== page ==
Congress’s corruption calamities continue as the Thomas saga unravels
In a season of corruption charges that have shackled India’s ruling Congress party’s political ambitions, the ongoing saga of the country’s tainted anti-corruption chief is perhaps the hardest to believe.
The curious case of P.J. Thomas, the accused fraudster appointed to head India’s corruption investigation agency by the Prime Minister last October, took another twist on Monday to further undermine Manmohan Singh’s party’s ability to tackle graft that threatens to become the overriding legacy of its current term.
In a fillip for the already emboldened opposition, Home Minister Palaniappan Chidambaram said on Monday that the three-man selection committee headed by the Prime Minister that appointed Thomas to the role of Chief Vigilance Commissioner was aware of the pending fraud case against him – but made the appointment regardless.
“We did discuss the names of the panel. In fact, the bulk of the time (of discussion) was regarding P.J. Thomas and the Palmolein case,” Chidambaram told reporters on Monday.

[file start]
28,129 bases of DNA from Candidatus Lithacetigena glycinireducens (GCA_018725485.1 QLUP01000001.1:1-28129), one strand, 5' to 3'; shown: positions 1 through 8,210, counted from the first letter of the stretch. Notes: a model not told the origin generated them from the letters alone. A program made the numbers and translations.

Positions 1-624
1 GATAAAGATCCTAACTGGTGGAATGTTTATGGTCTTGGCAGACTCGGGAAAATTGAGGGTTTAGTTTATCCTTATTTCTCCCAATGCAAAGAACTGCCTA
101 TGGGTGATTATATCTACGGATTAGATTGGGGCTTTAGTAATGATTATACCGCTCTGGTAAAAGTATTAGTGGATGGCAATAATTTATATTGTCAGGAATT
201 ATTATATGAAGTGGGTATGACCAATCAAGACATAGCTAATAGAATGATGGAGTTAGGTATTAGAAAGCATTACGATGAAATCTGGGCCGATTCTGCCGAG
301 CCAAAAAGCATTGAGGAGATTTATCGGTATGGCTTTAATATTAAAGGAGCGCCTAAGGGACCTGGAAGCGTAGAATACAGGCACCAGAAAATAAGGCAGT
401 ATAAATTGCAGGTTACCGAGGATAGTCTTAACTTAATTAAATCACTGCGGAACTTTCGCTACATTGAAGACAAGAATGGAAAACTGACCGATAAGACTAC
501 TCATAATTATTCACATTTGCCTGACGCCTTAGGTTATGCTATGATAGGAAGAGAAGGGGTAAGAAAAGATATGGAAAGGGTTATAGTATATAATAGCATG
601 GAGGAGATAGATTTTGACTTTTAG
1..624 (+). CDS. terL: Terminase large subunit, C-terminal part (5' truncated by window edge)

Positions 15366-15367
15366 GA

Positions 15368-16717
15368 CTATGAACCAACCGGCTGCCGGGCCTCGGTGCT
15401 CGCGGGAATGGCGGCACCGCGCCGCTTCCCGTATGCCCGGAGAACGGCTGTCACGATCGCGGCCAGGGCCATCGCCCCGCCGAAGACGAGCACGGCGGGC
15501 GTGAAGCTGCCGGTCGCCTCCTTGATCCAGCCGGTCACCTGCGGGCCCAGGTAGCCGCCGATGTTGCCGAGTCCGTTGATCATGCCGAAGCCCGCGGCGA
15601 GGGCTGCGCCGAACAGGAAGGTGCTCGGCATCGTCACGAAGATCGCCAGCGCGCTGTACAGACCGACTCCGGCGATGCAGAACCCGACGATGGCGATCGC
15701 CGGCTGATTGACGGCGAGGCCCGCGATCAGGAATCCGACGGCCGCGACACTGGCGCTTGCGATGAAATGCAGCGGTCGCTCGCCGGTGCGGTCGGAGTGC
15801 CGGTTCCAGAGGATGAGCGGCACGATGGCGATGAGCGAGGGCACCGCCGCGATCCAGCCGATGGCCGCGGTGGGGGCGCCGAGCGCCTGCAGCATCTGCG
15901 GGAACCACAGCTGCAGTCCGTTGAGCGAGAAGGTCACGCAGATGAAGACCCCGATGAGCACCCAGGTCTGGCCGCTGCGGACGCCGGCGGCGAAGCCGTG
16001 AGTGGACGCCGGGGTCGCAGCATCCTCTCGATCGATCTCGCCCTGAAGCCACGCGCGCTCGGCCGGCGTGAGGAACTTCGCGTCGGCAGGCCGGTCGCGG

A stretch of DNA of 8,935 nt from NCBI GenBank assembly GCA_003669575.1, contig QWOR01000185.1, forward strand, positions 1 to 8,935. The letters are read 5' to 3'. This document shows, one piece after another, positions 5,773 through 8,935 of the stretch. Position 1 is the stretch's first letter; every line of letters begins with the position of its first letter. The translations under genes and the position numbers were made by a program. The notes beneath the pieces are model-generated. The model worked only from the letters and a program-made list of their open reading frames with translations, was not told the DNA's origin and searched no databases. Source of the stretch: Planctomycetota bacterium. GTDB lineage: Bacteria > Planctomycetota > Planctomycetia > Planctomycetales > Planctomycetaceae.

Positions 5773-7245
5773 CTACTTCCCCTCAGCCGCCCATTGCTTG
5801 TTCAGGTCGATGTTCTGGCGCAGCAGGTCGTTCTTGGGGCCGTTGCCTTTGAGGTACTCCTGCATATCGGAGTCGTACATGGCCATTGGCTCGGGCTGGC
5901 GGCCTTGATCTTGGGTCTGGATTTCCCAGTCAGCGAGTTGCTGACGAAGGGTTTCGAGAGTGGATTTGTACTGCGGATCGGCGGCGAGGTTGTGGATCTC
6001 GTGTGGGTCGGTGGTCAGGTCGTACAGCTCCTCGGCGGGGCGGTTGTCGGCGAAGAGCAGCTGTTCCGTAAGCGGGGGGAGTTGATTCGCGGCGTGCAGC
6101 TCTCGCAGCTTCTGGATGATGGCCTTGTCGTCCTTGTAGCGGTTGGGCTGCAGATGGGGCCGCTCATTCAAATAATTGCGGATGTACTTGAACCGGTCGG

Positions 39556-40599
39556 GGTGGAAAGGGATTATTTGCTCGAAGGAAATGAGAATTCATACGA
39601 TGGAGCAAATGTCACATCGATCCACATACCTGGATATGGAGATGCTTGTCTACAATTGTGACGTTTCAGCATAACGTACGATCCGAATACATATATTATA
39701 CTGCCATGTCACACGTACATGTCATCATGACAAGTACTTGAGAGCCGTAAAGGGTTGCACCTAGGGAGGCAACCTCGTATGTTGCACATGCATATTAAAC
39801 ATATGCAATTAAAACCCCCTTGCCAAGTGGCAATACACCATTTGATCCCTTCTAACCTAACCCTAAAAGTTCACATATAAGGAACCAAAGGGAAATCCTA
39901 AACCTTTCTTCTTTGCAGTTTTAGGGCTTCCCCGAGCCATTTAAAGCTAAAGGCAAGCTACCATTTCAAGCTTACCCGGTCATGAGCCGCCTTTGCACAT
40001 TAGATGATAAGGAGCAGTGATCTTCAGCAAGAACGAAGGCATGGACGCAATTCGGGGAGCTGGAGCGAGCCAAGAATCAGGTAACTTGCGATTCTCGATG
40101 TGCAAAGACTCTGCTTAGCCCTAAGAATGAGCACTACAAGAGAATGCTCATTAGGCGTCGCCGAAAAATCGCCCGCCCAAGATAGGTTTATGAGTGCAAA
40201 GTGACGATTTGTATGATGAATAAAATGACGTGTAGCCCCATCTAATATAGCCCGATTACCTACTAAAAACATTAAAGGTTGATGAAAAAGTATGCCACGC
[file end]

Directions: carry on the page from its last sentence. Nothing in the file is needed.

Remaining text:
Chidambaram’s statement comes just days after G.E. Vahanvati, the country’s Attorney General, testified to the Supreme Court that the selection panel was not made aware of the charges relating to a 1991 fraud case surrounding the import of edible oils when Thomas was a minister in a state government during the appointment discussions.
The bizarre about-face from the government vindicates the stand taken by Leader of the Opposition Sushma Swaraj last Thursday.
Swaraj had said that as the third member of the panel, alongside Singh and Chidambaram, she had personally raised Thomas’ pending criminal charges, and that Vahanvati’s court testimony was an “absolute lie.”
The Attorney General later clarified that he had testified regarding “the papers and the file pertaining to the Palmolein case pending against Mr. Thomas,” rather than whether or not the case had been spoken about in the appointment committee.
While Congress may well argue that the devil is in the details, semantics are unlikely to comfort those who feel a man under fraud investigations should not have been considered, never mind appointed, to run the country’s anti-corruption agency.
As the embarrassing tale unwinds to the detriment of Congress’ political fortunes, Thomas is adamant to the last. “I am still the Central Vigilance Commissioner. The matter is in court. So no comments,” he said defiantly on Monday.
Until that changes, Congress’s winter to forget looks set to drag on and on.